Looking at my crystal ball
Justin Schuver, Sports Editor
It's always difficult to try and predict the outcome of a college football season. There are simply too many variables that can totally change a team's momentum at a moment's notice – player injuries, missed calls by officials, coaches caught paying a visit to gentleman's clubs…
Yet that won't stop me from trying. Here's my best ballpark estimate at how the two in-state SEC schools will do, as well as what I see happening for my alma mater Notre Dame.
Alabama Crimson Tide (projected finish: 8-4): Losses to Arkansas, Florida State, Tennessee and LSU.
It's the start of the Saint Nick era at Alabama, and expectations will be high for the new coach.
Right now, the Tide's biggest problem is a young defense that is woefully thin at several key spots. Sophomore Prince Hall is an excellent linebacker, but he's the only returning starter. Some of the other projected starters include a former defensive lineman in Ezekial Knight and senior Keith Saunders, who had 16 tackles last year as a defensive lineman. The lack of depth could be even more pronounced this season, after new defensive coordinator Kevin Steele has implemented a 3-4 defensive system – a scheme that relies heavily on a strong linebacking corps.
In the SEC, you have to have a strong defense to win, and right now Alabama needs several young players to step up in a big way if it hopes to compete for a conference title in Saban's first season.
Alabama's biggest strength could be its passing game, which returns nearly completely intact. The Tide's 1-2 receiver punch of D.J. Hall and Keith Brown is strong and quarterback John Parker Wilson had a nice season last year. Former Hartselle Tiger Nikita Stover came on strong at the end of last season and should be in the mix as one of Wilson's targets as well. With a running back corps that has talent but lacks in size and experience, there will be a heavy burden placed on Alabama's passing game.
I think 8-4 would be a good season for Saban, and any Alabama fans expecting substantially more than that should be ready for disappointment. Although with the way the Iron Bowl has gone lately, beating Auburn at the end of the season might be enough for Saban to win the hearts of the Tide faithful.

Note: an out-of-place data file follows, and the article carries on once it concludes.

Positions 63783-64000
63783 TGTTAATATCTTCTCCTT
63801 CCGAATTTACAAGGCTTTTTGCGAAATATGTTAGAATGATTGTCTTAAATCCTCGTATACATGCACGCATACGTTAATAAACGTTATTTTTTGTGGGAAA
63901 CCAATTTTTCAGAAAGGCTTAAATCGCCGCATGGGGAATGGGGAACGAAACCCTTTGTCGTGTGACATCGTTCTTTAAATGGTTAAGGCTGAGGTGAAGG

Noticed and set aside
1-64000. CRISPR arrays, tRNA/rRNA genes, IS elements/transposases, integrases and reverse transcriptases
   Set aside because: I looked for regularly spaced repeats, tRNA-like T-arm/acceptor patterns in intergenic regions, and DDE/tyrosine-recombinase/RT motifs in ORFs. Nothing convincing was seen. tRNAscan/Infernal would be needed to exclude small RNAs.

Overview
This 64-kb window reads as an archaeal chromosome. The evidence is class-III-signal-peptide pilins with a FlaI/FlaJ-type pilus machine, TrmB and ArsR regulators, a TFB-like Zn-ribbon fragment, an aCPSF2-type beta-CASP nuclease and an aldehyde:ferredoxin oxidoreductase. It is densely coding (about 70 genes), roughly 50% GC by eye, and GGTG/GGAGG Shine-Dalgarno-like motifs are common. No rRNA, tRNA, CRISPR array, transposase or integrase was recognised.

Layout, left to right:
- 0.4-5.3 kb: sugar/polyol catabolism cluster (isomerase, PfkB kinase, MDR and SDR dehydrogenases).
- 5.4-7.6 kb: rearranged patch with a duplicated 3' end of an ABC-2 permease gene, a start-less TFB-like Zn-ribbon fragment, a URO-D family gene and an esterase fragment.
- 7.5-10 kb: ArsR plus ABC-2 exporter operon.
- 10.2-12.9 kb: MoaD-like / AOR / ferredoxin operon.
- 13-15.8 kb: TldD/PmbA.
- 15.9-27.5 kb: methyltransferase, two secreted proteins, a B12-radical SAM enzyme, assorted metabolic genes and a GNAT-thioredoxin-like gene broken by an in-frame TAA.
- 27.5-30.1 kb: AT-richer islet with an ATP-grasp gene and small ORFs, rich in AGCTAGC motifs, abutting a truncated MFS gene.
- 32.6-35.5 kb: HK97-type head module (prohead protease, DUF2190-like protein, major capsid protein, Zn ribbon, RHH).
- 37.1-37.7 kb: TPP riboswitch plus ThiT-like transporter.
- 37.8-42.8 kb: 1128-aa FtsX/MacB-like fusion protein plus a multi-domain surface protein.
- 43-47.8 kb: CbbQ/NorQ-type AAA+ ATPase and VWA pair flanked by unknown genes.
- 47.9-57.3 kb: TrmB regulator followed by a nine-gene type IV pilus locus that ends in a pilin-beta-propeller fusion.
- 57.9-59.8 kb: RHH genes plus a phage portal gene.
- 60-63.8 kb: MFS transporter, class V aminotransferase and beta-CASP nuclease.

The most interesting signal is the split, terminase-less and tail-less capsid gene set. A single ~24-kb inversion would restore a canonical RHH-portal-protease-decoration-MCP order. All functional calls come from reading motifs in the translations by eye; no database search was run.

Auburn Tigers (projected finish: 9-3): Losses to Florida, LSU and Alabama.
Auburn is an interesting case study. Has there been a more unlucky team the past several seasons? In 2004, the Tigers were undefeated but missed out on the BCS Championship Game. Last year, Auburn was the only team in the country to beat eventual champion Florida. In the last three seasons, Auburn has won a total of 33 games – more than any other team not named USC.
If Auburn goes undefeated this season, there should be absolutely no debate over whether the Tigers should make the BCS Championship. The Tigers' home slate isn't too overwhelming (rival Alabama is arguably the only 'toss-up' game) but the road schedule is absolutely brutal. It will be nearly impossible for Auburn to be unscathed after trips to Gainesville, Fayetteville, Baton Rouge and Athens.
The biggest strength the Tigers have could be in the secondary. Even after losing David Irons, Auburn still returns its three other starters to one of the best passing defense units in the conference. Auburn should be able to force most teams into running the ball, although the SEC certainly has the backs who can punish the Tigers' smallish front seven.
If Auburn is going to meet its potential this season, it will have to get more consistent play from quarterback Brandon Cox. Now a senior, he needs to have a breakout season to help keep the pressure off talented running backs Brad Lester, Ben Tate and Carl Stewart.
Notre Dame Fighting Irish (projected finish: 8-4): Losses to Georgia Tech, Michigan, UCLA and USC.
I have seen prognostications that put the Irish as low as 6-6, and I have seen others as optimistic as 10-2. I'm going to go somewhere in the middle. One of the biggest problems for Notre Dame is, like Auburn, its brutal schedule. The last four are all but guaranteed wins, but the first eight are all games the Irish could easily lose.
A lot is being made of the offense losing quarterback Brady Quinn and 1-2 receivers Jeff Samardzija and Rhema McKnight, but I believe this team's biggest strength could surprisingly be its defense. First-year defensive coordinator Corwin Brown has implemented a 3-4 system that should help the defense be more aggressive, unlike last year's unit under Rick Minter that was passive at times and allowed quarterbacks to pick it apart.
I would be happy with a solid second-tier bowl game win, breaking that annoying bowl losing streak and setting up another possible BCS run in 2008 or 2009.